The Sparks of Randomness, Henri Atlan's magnum opus, develops his whole philosophy with a highly impressive display of knowledge, wisdom, depth, rigor, and intellectual and moral vigor. Atlan founds an ethics adapted to the new power over life that modern scientific knowledge has given us. He holds that the results of science cannot ground any ethical or political truth whatsoever, while human creative activity and the conquest of knowledge are a double-edged sword. This first volume, Spermatic Knowledge, begins with the Talmudic tale about the prophet Jeremiah's creation of a golem, or artificial man. Atlan shows that the Jewish tradition does not demonize man for creating and changing living things--a charge often leveled at promoters of advanced technologies, like biologists, who are accused of playing God. To the contrary, man is depicted as being the co-creator of the world.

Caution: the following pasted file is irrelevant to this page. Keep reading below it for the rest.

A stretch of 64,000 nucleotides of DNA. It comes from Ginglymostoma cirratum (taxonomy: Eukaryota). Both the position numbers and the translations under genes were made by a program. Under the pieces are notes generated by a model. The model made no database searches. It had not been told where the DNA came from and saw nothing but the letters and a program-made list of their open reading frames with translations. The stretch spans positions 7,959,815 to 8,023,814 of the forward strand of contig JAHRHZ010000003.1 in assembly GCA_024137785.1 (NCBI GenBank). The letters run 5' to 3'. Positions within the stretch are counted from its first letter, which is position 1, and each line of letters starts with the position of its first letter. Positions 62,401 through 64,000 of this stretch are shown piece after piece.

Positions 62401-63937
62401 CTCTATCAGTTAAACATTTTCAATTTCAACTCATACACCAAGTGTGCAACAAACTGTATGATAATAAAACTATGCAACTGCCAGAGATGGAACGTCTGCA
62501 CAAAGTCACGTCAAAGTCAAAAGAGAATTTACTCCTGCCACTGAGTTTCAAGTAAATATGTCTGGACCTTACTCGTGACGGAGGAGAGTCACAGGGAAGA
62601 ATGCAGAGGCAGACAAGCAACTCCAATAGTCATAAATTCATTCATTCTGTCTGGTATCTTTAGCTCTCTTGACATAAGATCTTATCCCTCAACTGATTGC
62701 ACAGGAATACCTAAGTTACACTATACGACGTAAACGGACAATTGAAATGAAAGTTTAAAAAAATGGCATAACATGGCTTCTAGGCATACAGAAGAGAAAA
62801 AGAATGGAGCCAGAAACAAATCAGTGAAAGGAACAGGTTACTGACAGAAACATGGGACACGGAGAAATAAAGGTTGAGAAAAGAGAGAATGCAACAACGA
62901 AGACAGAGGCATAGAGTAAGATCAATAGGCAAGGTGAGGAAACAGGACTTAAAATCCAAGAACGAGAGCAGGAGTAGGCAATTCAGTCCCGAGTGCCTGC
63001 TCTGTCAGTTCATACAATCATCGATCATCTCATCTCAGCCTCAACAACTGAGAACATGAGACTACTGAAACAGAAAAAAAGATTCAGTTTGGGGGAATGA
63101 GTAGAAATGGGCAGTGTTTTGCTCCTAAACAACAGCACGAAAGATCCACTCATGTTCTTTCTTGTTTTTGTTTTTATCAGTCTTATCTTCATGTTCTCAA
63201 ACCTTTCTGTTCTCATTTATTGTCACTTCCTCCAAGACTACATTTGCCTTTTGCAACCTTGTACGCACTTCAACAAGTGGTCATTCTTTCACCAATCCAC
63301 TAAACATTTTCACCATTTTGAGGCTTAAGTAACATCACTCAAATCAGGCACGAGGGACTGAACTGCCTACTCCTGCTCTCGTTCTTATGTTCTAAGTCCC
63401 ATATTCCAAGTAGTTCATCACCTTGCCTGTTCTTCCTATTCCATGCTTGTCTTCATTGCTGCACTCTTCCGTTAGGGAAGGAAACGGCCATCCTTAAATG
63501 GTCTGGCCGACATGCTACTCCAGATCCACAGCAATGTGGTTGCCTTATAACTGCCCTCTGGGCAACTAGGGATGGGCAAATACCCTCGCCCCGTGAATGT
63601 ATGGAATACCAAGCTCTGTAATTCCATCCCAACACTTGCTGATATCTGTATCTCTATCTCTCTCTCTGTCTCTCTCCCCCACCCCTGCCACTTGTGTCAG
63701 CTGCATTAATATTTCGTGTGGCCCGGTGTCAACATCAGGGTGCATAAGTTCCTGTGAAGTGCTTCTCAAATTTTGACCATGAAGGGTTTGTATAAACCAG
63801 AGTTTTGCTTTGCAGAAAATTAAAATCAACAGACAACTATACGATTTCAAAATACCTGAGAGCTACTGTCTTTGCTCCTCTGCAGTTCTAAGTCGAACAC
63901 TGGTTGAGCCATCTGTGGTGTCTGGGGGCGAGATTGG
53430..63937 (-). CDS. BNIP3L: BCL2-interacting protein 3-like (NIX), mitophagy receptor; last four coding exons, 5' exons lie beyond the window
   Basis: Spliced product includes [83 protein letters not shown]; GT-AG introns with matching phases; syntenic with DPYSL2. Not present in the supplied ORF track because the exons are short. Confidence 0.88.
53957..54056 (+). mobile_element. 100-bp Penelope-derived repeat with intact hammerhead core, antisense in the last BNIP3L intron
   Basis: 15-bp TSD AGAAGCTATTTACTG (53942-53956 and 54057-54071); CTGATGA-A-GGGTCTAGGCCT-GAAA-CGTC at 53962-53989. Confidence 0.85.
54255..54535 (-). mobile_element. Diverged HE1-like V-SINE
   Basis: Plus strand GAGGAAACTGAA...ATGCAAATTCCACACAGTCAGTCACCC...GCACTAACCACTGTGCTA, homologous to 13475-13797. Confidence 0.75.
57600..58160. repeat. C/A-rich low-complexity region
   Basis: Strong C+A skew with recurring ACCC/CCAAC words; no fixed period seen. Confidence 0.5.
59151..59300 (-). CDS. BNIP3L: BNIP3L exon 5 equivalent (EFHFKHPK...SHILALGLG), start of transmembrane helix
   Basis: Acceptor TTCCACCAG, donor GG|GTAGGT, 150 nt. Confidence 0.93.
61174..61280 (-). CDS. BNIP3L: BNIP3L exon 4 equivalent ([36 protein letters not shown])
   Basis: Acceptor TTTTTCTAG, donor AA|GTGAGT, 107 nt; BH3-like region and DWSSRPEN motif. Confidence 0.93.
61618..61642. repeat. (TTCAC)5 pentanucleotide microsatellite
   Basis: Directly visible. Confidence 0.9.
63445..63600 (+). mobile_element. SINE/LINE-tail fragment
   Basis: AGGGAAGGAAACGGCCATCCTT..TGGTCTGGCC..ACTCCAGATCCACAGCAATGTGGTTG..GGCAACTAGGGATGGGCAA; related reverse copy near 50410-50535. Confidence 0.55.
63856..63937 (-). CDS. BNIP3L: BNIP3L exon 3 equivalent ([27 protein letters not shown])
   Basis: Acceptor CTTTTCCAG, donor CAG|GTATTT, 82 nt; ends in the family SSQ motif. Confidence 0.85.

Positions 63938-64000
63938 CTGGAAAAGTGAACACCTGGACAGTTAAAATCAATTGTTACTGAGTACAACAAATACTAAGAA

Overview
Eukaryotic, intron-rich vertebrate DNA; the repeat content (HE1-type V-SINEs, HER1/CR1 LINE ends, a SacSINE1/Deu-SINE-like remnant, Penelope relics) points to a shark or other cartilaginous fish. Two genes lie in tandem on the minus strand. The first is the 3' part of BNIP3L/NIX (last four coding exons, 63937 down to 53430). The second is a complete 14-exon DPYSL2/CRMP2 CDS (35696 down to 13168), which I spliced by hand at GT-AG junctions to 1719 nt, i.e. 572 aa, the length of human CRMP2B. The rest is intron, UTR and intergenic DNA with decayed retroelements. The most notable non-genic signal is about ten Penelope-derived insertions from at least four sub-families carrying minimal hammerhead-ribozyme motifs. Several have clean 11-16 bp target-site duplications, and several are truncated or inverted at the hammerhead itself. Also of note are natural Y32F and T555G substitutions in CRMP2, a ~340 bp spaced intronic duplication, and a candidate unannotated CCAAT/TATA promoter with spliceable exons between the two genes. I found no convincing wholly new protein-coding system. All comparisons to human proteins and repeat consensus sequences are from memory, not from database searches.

Although Atlan believes that the fabrication of life from scratch will take place in the near future, he posits that this achievement will not really amount to creating life current biology and biotechnologies have demonstrated that there is no absolute distinction between life and non-life, no critical threshold whose crossing would be taboo. He also debunks and demystifies our belief in free will and our conviction, of theological origin, that there would be no possibility for ethics if free will were shown to be an illusion. Throughout, he combines science, religion, and ancient and modern philosophy in unexpected and inspired ways. His radical, uncompromising Spinozism allows him to propose a complete revision of cognitive science and philosophy of mind, while showing that their current impasses stem from remnants of traditional dualism. From his brilliant reflections on time, he also derives exciting considerations for medicine and epidemiology.
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